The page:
The 'Leave My Child Alone' Movement

It looked like any average parent meeting with a sprinkling of twenty-somethings and senior citizens, complete with pizza, fries and speakers. But for these people coming out to a pizza parlor on a weeknight, the main attraction was not the food but an earnest discussion of the presence of military recruiters on high school campuses and a little known document called the "opt-out" form.

The almost 100 people who turned out in the San Diego region, a heavily militarized area home to a Marine base and Navy Seals, were part of a nation-wide call to meet on the first day of June, put out by MMOB, The Main Street Moms Operation Blue. MMOB, a relatively new grassroots group, is taking a page out of the Howard Dean playbook and rallying people though a well-orchestrated internet campaign.

According to Charlie Imes, chair of the local chapter of Democracy for America (DFA), the MMOB contacted him and asked him to put the Military Recruiter discussion at the top of the night's agenda. "They asked and I said great," said Imes, who was enthusiastic about the night's turnout.

Twenty miles north in Carlsbad, dozens of people turned out to hear speakers and to fill out opt out forms, according to Jeeni Criscenzo, a member of the North County Peace and Justice Coalition who coordinated the event with MMOD.

The opt out form is provided for in section 9528, A, 1. of the No Child Left Behind Act, in part, because school receiving federal funding are required to provide the following:

"1) ACCESS TO STUDENT RECRUITING INFORMATION- Notwithstanding section 444(a)(5)(B) of the General Education Provisions Act and except as provided in paragraph (2), each local educational agency receiving assistance under this Act shall provide, on a request made by military recruiters or an institution of higher education, access to secondary school students names, addresses, and telephone listings..." in addition to granting recruiters physical access to the campus or lose much needed federal funds. (http://www.ed.gov/policy/elsec/leg/esea02/pg112.html)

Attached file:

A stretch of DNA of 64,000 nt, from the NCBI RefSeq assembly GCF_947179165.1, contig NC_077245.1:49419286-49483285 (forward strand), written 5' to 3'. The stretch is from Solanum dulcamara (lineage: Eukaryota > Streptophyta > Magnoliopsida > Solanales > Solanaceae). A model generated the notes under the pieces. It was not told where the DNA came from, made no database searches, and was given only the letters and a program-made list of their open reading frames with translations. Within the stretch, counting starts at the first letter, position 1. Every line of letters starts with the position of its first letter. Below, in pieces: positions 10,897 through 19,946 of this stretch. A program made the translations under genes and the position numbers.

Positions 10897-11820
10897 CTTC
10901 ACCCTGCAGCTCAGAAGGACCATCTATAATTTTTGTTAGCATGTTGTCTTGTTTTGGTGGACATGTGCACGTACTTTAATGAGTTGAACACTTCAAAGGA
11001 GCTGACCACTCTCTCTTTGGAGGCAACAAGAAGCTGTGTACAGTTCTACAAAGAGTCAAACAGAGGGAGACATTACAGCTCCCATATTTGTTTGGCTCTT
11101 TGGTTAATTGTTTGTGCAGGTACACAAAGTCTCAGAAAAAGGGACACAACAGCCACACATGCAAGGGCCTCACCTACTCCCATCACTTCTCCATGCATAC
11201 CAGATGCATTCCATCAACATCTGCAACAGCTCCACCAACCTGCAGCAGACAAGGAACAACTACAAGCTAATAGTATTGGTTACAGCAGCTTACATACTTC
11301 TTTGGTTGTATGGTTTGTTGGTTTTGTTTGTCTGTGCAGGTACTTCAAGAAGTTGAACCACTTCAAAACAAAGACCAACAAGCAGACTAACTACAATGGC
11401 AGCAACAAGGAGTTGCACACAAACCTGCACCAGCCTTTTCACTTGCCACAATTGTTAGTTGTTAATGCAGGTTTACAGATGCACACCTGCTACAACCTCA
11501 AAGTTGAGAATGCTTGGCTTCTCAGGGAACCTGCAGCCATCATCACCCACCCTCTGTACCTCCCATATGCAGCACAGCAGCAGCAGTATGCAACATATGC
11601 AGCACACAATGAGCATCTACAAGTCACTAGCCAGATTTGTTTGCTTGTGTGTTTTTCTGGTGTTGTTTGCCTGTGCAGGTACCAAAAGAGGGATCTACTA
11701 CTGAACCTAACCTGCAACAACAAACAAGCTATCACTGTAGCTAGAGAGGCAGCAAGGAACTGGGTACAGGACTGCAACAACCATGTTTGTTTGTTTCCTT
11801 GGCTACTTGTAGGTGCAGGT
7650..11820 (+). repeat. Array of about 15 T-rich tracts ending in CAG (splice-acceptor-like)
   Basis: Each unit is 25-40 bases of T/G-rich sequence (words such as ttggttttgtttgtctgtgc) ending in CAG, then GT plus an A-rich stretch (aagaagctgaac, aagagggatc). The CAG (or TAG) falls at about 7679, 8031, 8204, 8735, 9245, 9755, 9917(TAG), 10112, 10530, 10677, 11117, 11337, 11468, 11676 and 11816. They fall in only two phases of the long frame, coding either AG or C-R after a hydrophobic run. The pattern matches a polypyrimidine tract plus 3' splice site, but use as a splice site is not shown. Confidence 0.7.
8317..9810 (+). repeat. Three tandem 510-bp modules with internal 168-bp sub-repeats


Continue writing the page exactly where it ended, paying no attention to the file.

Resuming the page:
The opt out form makes the child's information unavailable to military recruiters and puts the child on a do not call list. Federal law requires school districts to inform parents about the opt out form. While some school districts list the form on either the school district website or the high school website, the San Diego school district does not.

A brief glance at MMOB's website showed at least 20 such meetings planned for June 1, from Bakersfield to Boston. More are listed throughout the month of June.

In addition to falling recruitment numbers and the rising casualty list in Iraq, it appears that military recruiters are now facing a new, aggressive force on the home front: Mom and Dad. Moms like Jane Doe, 55, who asked that her real name not be used because she works for a government firm. She strenuously objects to the presence of military recruiters on high school campuses. "Every parents needs to know what's in the No Child Left Behind Act," she says, referring to section 9528. "They [minors] can't vote, can't make a legal decision and yet the government has access to them before the age of consent!" She shakes her head, incredulous. "This is private information; no one should be releasing this."

Gabe Sandoval, 33, and his mother Lynn, are more blunt about their dislike of recruiter access. "It's a backdoor way of getting recruits," says the younger Sandoval, "An alternate to the draft."

"I am really against this," adds his mother. "They [recruiters] mislead young people and don't fulfill their promises."

"Especially towards minorities," her son adds.

Recent news stories have reported that military recruiters are targeting young minorities, especially Latinos and African-Americans. In some cases, recruiters have been accused of sexual misconduct, including sexual harassment and rape.

Mernie Aste of the local Ya No Project, which counsels young people on the military and educates them on their options, feels meetings like this are especially important. "It's not about just my child, it's about everybody's child," she says. "There's a real need to counteract the recruiter's presence," she adds. Aste plans to attend additional public events as well as parents meetings and tell others about the opt out option.

That's exactly what Imes wants to hear. "This administration has been increasingly stepping on the Constitution," he says. "It's really important to use our voices and our willingness to be heard." He looks at the people still inside at the meeting. "We're already having some impact and it will pick up steam over time," Imes predicts.



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